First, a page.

The deceptive practice employed by businesses to make false or exaggerated environmental claims. Such misleading practices make it challenging for customers and investors to make informed financial decisions based on accurate and legitimate information regarding a company's ethical practices.
An Australian context
The Australian Competition and Consumer Commission (ACCC) conducted an internet sweep to evaluate the environmental claims made by 247 businesses. The findings revealed that 57% of these businesses had made vague and unclear environmental claims. Within the financial sector, the Australian Securities and Investments Commission (ASIC) highlighted the potential for misleading information when product issuers are unclear about the standards used to assess environmental or social responsibility. Overstating green credentials that do not align with their operations further complicates matters. These issues introduce a degree of uncertainty into an otherwise fair and efficient financial system. ASIC reported a flow of $128 billion into Exchange-Traded Funds (ETFs) with an environmental, social, and governance (ESG) focus. Additionally, there has been a 157% increase in the number of advisers claiming to provide ESG advice since 2016.
To address these concerns, ASIC and ACCC are actively working to combat greenwashing, with an increasing number of infringement notices being issued in the last 6-12 months. For instance, ASIC recently issued an infringement notice of $13,320 to Future Super due to a misleading social media post. The post claimed that "Naysayers don't join together to move nearly $400 million out of fossil fuels," but ASIC determined the statement could not be substantiated and was deemed misleading to consumers and investors. With draft legislation under consideration in the UK and the European Union, sweeping global changes are expected to bring clarity to blurred lines.
In May, the United Kingdom implemented stringent regulations targeting greenwashing. The UK Parliament approved a proposal aimed at helping consumers make informed decisions regarding environmentally friendly services and products, while incentivising companies to develop more durable and sustainable offerings. The EU's Greenwashing Directive will ban broad and generic terms such as "environmentally friendly," "natural," "biodegradable," "eco," and "climate neutral" unless accompanied by detailed evidence. The rules around substantiation of these claims will be hotly anticipated. Furthermore, exaggerating product claims (e.g., making claims about an entire product when they are only relevant to a small part or exaggerating the product's life expectancy) will also be prohibited. Substantiation of these claims will have to adhere to an approved methodology. The adoption of official certification schemes or increased reliance on public authorities will be necessary for sustainability claims and product information.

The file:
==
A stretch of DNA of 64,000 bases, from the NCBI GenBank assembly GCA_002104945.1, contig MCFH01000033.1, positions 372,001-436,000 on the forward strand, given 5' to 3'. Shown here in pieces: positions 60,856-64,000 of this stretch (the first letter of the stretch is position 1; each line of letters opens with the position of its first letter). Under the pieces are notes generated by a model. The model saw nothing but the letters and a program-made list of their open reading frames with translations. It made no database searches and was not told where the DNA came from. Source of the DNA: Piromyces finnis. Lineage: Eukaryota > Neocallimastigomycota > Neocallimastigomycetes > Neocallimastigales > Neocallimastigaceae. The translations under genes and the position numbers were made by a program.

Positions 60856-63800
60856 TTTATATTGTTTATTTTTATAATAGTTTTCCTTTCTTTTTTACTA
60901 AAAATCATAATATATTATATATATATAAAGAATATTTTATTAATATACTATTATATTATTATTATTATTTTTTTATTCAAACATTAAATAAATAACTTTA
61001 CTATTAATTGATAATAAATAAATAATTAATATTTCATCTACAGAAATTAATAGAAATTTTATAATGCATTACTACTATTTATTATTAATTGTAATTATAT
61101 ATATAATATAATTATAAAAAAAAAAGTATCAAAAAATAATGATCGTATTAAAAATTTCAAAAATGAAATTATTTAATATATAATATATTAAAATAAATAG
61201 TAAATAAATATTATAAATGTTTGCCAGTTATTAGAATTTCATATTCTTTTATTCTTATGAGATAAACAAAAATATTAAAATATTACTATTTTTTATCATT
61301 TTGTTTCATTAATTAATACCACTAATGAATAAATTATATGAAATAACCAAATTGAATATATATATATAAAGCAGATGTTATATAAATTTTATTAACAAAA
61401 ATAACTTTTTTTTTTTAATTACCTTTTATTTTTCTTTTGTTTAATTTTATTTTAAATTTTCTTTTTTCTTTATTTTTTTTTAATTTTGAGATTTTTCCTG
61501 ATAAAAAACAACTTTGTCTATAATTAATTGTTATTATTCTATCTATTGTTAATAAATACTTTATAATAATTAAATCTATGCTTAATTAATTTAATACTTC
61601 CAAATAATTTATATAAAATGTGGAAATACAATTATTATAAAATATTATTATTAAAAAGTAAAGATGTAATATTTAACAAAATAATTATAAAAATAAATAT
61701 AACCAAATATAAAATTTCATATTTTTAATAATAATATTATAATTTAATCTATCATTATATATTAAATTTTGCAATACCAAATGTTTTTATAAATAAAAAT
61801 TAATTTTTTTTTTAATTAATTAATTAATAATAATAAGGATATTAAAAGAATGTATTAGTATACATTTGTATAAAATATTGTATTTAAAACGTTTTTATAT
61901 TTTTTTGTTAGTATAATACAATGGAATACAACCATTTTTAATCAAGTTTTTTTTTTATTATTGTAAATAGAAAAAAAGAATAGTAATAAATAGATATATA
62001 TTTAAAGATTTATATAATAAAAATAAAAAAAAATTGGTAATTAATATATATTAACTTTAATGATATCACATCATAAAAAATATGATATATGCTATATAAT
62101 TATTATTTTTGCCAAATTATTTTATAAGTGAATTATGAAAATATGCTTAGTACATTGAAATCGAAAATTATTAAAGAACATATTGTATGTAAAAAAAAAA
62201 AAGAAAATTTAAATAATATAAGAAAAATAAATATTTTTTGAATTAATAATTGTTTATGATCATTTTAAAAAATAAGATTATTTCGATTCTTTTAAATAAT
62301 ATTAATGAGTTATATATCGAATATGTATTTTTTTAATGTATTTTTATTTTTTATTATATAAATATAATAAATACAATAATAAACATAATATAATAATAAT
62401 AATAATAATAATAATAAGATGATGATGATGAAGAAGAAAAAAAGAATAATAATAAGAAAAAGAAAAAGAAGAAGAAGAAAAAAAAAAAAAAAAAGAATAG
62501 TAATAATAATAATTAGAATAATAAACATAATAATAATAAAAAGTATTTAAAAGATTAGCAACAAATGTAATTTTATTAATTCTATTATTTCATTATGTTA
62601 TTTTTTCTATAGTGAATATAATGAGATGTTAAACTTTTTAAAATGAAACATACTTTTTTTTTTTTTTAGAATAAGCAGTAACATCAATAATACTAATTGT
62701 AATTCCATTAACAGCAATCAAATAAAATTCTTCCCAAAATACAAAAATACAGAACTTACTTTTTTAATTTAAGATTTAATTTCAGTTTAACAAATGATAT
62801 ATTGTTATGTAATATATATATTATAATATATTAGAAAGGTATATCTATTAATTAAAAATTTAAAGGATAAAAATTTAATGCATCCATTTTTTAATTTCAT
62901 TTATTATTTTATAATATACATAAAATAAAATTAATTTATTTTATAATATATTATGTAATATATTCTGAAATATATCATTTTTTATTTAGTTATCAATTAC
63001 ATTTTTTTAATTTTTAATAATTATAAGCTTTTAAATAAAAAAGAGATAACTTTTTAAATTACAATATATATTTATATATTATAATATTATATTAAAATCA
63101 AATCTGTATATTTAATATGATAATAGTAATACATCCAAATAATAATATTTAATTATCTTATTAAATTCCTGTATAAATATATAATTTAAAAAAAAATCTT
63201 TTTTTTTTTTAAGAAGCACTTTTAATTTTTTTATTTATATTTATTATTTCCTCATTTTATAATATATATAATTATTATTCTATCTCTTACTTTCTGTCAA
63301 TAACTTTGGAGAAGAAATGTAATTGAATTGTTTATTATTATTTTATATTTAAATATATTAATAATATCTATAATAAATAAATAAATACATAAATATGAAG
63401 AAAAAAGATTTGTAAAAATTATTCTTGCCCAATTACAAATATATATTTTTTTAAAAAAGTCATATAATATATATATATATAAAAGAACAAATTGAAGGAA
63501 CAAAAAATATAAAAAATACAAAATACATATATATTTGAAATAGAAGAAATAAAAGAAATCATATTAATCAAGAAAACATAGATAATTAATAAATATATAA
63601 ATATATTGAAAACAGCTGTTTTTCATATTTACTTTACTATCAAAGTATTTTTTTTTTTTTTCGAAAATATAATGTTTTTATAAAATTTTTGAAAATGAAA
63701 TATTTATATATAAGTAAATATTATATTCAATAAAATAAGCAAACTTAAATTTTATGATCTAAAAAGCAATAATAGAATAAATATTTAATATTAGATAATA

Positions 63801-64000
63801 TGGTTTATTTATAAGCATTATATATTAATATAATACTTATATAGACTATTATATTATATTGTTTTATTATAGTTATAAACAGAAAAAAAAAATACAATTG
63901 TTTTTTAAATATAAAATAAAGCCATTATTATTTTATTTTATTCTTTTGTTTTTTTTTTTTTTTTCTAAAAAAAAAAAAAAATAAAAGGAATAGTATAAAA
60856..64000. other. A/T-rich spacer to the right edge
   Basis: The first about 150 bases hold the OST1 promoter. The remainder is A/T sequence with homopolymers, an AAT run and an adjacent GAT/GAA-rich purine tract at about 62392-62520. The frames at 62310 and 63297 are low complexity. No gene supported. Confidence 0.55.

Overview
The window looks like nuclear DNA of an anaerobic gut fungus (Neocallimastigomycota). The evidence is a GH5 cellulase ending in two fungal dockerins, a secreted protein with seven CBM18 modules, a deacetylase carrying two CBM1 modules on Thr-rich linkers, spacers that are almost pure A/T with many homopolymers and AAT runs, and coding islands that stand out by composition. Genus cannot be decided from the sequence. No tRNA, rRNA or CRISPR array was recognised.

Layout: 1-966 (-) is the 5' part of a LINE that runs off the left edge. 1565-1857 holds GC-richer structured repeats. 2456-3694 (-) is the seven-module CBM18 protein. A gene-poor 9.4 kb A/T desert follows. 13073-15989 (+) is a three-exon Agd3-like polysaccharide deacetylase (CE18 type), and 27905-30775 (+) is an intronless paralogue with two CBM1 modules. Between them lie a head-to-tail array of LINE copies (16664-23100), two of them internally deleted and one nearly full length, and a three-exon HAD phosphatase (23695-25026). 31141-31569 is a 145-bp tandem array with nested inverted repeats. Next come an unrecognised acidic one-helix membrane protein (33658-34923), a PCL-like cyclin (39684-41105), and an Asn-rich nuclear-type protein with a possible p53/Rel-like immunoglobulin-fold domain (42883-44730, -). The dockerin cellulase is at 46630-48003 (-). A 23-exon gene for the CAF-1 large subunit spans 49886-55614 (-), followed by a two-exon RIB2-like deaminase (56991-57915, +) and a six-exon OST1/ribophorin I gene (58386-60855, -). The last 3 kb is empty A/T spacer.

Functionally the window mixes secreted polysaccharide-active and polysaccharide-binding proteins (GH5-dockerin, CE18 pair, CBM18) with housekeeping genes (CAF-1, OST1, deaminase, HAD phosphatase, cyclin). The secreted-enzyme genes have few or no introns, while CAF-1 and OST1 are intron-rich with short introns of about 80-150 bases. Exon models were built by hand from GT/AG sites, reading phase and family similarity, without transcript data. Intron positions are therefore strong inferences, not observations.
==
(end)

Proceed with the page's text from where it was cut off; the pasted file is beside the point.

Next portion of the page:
"The era of unspecific claims such as 'environmentally friendly' is over."
Jonny White, Senior Business Director at AMV BBDO
Brands that make false claims may face fines but will likely be subjected to public scrutiny, leading to a loss of goodwill. Practically, there will be increased collaboration between marketing teams, advertising agencies, and legal teams when making environmental claims.
The European Union has also taken action by banning claims of carbon neutrality based solely on offsetting. Planting trees to compensate for CO2 emissions has been deemed inefficient and opaque, with a high-profile investigation by The Guardian revealing that over 90% of forest carbon offsets approved by the leading certifier, Verra, were "worthless."
Companies with genuine and demonstrable environmental credentials have a significant opportunity to differentiate themselves in the market.
Other notable examples of greenwashing include:
- Volkswagen's "Clean Diesel" campaign, where the automaker falsely claimed its vehicles met stringent environmental standards. The ACCC pursued legal action against Volkswagen, resulting in a $75 million fine for misleading consumers.
- Etihad's claims of achieving net zero emissions by 2050 were brought under the spotlight when Flight Free Australia complained the statement was unmodelled and relied heavily on speculative technology, carbon credits and offset programs. Flight Free Australia stated Ethihad's sustainability reports in fact showed an increase in CO2 emissions to 2026, and that it had "significantly understated its emissions". If found guilty, the ACCC could order Etihad to pay more than $50m or 30% of its turnover during the breach period.